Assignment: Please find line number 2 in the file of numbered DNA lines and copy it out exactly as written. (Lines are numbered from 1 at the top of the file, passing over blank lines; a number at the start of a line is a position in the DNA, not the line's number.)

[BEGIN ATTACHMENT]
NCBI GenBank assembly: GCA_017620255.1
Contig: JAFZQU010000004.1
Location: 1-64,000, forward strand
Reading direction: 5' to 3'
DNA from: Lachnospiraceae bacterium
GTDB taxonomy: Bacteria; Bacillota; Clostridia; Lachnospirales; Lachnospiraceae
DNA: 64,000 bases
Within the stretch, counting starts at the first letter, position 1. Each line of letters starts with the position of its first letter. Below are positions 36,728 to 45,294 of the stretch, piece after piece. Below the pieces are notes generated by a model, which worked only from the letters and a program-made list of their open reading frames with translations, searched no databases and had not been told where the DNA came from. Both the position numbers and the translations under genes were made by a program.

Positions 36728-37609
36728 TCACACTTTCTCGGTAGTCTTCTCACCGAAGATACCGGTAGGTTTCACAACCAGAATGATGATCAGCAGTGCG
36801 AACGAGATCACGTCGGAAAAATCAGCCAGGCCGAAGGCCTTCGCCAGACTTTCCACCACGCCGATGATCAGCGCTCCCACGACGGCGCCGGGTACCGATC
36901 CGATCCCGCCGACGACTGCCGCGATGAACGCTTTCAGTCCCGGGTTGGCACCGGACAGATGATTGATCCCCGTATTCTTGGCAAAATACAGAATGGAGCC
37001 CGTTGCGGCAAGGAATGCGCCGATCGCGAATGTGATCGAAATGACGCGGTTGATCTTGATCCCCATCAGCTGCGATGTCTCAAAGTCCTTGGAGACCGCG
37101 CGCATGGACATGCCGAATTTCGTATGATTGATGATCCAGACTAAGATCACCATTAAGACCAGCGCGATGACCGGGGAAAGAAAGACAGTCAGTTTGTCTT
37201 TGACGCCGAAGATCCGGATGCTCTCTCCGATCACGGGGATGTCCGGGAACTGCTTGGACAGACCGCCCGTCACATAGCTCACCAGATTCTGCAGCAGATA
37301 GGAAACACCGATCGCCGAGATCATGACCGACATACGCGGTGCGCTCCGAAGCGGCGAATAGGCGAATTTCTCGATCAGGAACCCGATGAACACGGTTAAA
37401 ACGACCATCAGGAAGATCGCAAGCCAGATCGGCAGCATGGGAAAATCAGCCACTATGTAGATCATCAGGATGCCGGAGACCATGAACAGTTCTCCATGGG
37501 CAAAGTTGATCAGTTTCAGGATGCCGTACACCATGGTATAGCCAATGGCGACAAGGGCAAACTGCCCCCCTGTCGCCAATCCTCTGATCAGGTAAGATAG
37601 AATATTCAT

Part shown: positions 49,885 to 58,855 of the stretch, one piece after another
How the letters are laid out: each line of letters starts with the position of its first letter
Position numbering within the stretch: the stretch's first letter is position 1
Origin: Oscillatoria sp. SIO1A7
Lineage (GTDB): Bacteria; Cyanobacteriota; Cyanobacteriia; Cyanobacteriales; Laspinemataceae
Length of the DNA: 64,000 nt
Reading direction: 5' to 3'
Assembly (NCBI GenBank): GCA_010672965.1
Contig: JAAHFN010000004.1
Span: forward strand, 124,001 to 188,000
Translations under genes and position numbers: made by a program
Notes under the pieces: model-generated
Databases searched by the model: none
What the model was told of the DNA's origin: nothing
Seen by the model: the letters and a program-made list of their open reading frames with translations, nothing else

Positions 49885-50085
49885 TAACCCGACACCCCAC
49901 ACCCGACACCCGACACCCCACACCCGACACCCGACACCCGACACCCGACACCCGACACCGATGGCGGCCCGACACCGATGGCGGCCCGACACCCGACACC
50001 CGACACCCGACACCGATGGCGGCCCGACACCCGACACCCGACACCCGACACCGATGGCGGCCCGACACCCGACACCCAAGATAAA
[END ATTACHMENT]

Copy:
Contig: JAFZQU010000004.1